|Publication number||US3511802 A|
|Publication date||May 12, 1970|
|Filing date||Jun 10, 1968|
|Priority date||Jun 10, 1968|
|Publication number||US 3511802 A, US 3511802A, US-A-3511802, US3511802 A, US3511802A|
|Inventors||Gordon C Newland, John W Tamblyn|
|Original Assignee||Eastman Kodak Co|
|Export Citation||BiBTeX, EndNote, RefMan|
|Patent Citations (2), Referenced by (10), Classifications (10)|
|External Links: USPTO, USPTO Assignment, Espacenet|
United States Patent U.S. Cl. 260-41 12 Claims ABSTRACT OF THE DISCLOSURE A thermoplastic composition which includes polypropylene and a stabilizer combination comprising titanium dioxide and a compound selected from the group consisting of p-t-butylphenol; 2,6-didodecyl-p-cres0l; 2,4-dimethyl-6-octadecyl phenol; 2,6-bis(l-methylheptyl)-p-cresol; 2- dodecyl-p-cresol; 2-( l-methylheptadecyl)-p-cresol; 2-(trimethyl hexyl)-p-cresol; 2, 6-bis( l-methylundecyl)-p-cresol; 2,6-bis (trimethyl hexyl)-p-cresol; and 2-(1-methylheptyl)- p-cresol.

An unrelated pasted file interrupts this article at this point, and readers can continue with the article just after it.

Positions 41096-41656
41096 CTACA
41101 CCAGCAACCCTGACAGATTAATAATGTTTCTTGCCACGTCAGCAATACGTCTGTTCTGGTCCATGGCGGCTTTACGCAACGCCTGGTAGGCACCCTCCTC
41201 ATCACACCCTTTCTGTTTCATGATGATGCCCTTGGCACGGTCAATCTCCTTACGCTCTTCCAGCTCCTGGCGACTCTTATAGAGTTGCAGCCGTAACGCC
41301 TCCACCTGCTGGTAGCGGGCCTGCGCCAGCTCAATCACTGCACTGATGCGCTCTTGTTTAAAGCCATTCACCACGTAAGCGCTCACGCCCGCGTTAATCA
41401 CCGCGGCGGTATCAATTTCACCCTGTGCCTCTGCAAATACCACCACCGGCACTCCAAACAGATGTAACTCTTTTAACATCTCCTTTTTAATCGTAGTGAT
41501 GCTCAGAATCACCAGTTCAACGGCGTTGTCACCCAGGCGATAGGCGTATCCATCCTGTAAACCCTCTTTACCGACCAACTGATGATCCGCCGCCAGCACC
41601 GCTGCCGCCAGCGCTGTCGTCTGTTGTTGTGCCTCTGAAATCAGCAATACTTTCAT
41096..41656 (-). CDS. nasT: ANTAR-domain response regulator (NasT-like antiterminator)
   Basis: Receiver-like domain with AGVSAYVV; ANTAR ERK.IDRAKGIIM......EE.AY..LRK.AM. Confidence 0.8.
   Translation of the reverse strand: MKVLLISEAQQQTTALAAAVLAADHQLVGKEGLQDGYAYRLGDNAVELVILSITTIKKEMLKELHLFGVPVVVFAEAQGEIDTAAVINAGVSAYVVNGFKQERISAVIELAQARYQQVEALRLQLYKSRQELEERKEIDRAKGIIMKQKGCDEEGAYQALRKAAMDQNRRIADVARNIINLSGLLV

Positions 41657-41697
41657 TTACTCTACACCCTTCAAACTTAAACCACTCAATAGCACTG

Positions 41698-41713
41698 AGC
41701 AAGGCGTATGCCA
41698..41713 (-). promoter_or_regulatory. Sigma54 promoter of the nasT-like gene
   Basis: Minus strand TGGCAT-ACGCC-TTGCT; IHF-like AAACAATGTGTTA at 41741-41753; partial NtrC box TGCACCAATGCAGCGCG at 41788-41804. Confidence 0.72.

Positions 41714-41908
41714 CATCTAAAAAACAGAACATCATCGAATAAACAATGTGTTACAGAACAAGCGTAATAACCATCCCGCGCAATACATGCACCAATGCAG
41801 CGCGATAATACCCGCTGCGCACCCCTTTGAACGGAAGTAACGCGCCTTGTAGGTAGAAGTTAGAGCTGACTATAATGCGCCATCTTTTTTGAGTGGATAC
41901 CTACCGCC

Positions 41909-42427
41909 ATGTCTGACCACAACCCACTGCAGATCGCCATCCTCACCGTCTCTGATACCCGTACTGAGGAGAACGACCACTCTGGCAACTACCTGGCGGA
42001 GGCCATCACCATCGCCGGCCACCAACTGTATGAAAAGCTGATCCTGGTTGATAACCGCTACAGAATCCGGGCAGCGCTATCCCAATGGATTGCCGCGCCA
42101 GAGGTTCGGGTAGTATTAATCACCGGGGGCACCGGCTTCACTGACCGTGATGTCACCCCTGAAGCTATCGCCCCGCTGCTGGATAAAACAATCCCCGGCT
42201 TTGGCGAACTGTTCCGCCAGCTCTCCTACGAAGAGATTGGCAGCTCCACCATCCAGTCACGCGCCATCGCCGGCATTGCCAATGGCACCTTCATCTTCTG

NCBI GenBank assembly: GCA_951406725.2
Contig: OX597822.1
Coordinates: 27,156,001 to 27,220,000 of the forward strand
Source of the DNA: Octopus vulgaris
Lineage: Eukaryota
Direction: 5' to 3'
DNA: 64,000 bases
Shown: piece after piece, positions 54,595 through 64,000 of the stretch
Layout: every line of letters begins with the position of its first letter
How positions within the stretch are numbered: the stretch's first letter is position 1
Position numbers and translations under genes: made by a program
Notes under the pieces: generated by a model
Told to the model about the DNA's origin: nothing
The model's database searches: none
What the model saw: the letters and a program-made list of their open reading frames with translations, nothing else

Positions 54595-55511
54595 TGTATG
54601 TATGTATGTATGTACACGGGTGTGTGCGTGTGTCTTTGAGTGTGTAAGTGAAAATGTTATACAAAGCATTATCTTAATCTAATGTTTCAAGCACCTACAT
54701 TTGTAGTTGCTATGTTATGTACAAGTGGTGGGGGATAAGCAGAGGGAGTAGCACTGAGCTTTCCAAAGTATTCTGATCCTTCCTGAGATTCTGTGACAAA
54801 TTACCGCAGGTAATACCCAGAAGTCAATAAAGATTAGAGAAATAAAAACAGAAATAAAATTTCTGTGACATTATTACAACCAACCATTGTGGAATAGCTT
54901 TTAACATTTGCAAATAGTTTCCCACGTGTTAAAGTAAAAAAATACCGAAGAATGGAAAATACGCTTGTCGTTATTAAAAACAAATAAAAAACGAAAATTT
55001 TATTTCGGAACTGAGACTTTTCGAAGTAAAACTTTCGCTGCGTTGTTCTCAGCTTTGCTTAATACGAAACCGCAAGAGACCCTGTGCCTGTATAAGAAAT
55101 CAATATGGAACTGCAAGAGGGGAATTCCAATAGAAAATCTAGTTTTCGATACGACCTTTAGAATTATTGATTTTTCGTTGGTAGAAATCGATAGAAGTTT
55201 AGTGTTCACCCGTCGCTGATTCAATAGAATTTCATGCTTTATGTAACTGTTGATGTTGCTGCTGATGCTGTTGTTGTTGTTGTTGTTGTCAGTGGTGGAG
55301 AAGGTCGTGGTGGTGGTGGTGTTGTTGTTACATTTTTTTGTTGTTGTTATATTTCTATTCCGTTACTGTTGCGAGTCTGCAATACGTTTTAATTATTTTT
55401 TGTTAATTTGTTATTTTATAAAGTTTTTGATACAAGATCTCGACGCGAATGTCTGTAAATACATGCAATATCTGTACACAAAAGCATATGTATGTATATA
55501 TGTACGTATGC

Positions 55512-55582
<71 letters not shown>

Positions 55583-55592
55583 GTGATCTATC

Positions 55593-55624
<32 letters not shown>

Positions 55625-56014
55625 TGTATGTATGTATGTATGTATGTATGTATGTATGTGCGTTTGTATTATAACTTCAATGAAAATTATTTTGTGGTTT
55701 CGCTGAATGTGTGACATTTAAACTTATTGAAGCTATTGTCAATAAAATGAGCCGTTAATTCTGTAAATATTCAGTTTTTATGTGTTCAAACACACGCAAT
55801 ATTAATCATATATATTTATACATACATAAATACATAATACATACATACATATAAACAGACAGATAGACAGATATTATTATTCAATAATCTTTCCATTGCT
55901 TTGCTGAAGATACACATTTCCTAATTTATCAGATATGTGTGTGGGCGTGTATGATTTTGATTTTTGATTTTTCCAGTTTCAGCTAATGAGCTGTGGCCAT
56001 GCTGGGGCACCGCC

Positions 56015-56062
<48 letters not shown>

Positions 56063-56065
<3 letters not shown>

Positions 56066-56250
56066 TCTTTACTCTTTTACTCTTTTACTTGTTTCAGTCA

This application is a continuation-in-part of Ser. No. 702,192, filed Feb. 1, 1968, and now abandoned, which in turn is a division of Ser. No. 427,476, filed Jan. 22, 1965, now U.S. Pat. No. 3,396,143, issued Aug 6, 1968.
This invention relates to polypropylene and to the problem of inhibiting deterioration of polypropylene subjected to outdoor weathering conditions, particularly ultraviolet light.
Polypropylene has generally gained widespread use as materials of construction. However, as is well known, normally solid polypropylene resins undergo photochemical degradation when exposed to ultraviolet light. This effect is frequently termed weathering. It appears to be a. photooxidation process which causes rupture of the polymer chains and formation of carbonyl (=C=O) groups. As this degradation progresses, articles manufactured from polypropylene resins tend to crack, become brittle and lose tensile strength to the extent of mechanical failure.